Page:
While most of this article is focusing on how Japan is incredibly beautiful even when it’s not trying to be, I can’t help but share my latest reading habits, like above.
Totally trashy novels. Yeah, that book is about hot chicks, Zombies, and chainsaws. You really can’t beat that. When I thought about it really hard, I didn’t learn English by reading literary masterpieces, they’re pretty damn boring and hard to read, so why torture myself while learning Japanese?
They go by a variety of names and a variety of publishers, and they usually look like this in a bookstore. Which reminds me of a good tip: While book stores in Japan generally wrap-up manga so you can’t open them up and browse inside, they don’t do that to books, even trashy ones like these 🙂
On to 鎌倉大仏 or the Great Buddha in KamaKura.
Which is a great, big statue of Buddha in the middle of nowhere, I mean the KamaKura region. While monks of ages past generally chose spots out of the way so no one would bother them while they’re humming to themselves, once big-ass statues are erected, they seem to draw crowds. Like these people:
Whipping out their cameras and cell phones to take a picture of the thing, just so they can say they were there. I’m obviously totally above that.
But I’m not above checking to see if they crafted some meticulous boogers from bronze.
This was pretty much the closest I could get without setting off proximity alarms. From what I could tell though… no boogers in Buddha 🙁
But they did drill two giant holes, err windows, in Buddha’s back. You may wonder why. I did too.
Apparently, you can pay 20¥ to go inside the Buddha and check out his insides. I thought that was a rip-off, or sacrilegious or something similar, so I passed.
But even way more fun around the KamaKura area is just walking around and checking out the other temples and the massive amount of green.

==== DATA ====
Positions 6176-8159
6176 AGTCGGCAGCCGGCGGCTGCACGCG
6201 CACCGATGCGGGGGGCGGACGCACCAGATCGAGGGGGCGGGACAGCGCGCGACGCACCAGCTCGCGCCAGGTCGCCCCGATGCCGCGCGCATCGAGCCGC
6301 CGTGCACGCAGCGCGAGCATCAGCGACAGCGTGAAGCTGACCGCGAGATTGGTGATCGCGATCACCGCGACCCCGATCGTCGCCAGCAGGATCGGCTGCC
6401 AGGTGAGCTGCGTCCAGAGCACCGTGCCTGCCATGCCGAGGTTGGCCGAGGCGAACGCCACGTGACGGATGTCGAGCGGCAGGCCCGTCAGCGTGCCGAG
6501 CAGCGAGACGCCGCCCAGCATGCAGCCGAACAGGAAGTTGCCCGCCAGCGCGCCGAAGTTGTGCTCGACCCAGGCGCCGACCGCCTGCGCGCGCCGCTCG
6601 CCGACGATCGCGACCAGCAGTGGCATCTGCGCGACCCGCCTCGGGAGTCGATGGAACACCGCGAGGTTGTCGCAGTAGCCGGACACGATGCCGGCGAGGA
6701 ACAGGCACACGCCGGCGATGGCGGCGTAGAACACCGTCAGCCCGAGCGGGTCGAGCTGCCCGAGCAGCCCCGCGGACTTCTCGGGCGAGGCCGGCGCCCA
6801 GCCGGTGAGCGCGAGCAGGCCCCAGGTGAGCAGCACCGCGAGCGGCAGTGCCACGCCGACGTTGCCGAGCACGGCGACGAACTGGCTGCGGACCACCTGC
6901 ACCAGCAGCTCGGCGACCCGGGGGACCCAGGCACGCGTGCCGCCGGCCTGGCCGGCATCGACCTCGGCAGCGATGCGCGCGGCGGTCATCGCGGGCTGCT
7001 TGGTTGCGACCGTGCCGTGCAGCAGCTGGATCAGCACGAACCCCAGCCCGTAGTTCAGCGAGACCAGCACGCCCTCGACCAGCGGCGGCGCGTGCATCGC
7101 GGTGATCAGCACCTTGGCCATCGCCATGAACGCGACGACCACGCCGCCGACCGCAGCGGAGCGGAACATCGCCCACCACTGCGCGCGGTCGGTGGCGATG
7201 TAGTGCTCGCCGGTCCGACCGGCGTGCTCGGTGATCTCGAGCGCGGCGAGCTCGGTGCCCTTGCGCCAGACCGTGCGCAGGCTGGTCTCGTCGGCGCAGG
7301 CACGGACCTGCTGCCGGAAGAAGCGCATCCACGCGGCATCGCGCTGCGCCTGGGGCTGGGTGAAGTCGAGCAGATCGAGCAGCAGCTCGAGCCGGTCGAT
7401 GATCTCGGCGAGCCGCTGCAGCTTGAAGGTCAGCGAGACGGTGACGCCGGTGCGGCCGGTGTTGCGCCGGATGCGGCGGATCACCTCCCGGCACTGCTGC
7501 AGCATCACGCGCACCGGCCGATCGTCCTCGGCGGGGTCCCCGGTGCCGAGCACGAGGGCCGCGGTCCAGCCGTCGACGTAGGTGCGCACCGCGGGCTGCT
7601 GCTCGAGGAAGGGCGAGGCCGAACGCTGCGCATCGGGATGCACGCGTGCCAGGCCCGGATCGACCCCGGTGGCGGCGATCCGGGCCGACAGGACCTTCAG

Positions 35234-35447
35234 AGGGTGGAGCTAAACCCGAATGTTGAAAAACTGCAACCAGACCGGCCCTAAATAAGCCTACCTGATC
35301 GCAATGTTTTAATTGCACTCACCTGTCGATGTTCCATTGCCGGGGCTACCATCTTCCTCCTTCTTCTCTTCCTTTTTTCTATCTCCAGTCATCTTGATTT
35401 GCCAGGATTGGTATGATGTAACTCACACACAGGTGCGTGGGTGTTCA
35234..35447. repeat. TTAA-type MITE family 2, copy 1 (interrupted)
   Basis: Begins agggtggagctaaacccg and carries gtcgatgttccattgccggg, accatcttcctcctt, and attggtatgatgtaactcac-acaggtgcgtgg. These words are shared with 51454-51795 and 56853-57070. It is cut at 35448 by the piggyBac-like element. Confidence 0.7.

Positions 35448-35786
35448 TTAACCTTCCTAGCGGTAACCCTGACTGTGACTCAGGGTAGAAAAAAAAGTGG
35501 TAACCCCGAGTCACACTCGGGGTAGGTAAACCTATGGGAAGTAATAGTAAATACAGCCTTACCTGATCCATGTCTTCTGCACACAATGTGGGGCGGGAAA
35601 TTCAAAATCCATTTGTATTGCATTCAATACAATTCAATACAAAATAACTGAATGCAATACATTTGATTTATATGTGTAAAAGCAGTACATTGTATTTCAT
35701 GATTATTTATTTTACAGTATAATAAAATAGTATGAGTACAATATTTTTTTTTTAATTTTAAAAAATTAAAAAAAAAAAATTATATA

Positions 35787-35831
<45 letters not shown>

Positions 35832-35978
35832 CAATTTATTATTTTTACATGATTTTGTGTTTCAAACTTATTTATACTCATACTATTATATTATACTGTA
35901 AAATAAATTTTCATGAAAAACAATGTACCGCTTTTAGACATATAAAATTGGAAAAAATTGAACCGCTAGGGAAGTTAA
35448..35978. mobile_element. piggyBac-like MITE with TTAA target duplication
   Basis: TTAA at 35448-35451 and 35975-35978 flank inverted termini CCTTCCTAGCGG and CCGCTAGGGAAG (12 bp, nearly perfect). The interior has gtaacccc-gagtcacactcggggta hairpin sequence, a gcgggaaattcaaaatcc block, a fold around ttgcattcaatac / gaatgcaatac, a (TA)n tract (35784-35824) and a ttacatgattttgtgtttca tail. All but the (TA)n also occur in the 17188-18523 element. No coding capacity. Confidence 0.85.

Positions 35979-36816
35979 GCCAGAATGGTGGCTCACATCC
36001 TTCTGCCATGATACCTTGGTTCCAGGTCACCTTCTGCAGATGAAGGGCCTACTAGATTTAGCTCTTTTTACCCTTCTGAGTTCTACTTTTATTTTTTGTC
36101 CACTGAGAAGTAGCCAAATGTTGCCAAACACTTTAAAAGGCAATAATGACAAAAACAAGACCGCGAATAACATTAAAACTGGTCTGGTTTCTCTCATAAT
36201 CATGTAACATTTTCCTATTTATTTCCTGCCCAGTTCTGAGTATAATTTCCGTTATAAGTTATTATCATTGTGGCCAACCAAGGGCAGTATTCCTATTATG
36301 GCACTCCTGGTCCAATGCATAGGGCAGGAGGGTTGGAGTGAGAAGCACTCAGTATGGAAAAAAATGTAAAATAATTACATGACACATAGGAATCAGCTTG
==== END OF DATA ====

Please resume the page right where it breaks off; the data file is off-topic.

Yeah, that kind of green. Even surrounding massive temples like this:
We’ll call this some temple, because I forgot the name and it’s way past my bed-time. But notice how the trees and stuff look like they’re staging a coup. It’s literally everywhere. And I don’t use literally lightly. But it was figuratively everywhere too.
I was lucky enough to catch a traditional Japanese Wedding ceremony there too.
And some amazing views:
And the fun thing about the temples in this area, is that there are mini-temples inside of them:
Like this one, which leads back into a tiny, scary, almost pitch-black cave… which has scary little dolls inside lined up like this:
I forget what they’re called already. But I know I don’t want to crawl through that cave again to get to them. Back to the green!
It really is everywhere. I guess it’s no surprise that the Japanese invented 緑茶 Green Tea. It’s even in the…
花火！ Fireworks! Okay, okay everyone has green fireworks, but you have to admit, it was a great transition. But what everyone doesn’t have is:
Pink, heart-shaped Fireworks. This was during the 花火大会 Fireworks show in 浅草 Asakusa. Which is one of the largest, busiest, most-packed fireworks displays in the country. In fact, here’s how most people see it:
If you zoom in and look at those ants below, you’ll see those are actual people fighting for a view between the tall buildings to catch a ray or two of the fireworks.
Luckily, I had a super-rich friend who took pity on me and invited me to his roof-top which was dangerously close to the fireworks.
And I do mean dangerously close. See all that smoke? Now, I’m not going to scare you about Fireworks being bad for the environment. Because cows are too, and I love hamburgers. But I will say that there were several times I had to wipe ash off my face throughout the show.
Besides, they’re so pretty.
Alright, I’m off. Doctors say I gotta go find a way to relax.
I tried staring at the wall and drinking tea, but that didn’t seem to work. I’m up for suggestions 🙂
The Lazy Man’s Way to Tokyo, Day 5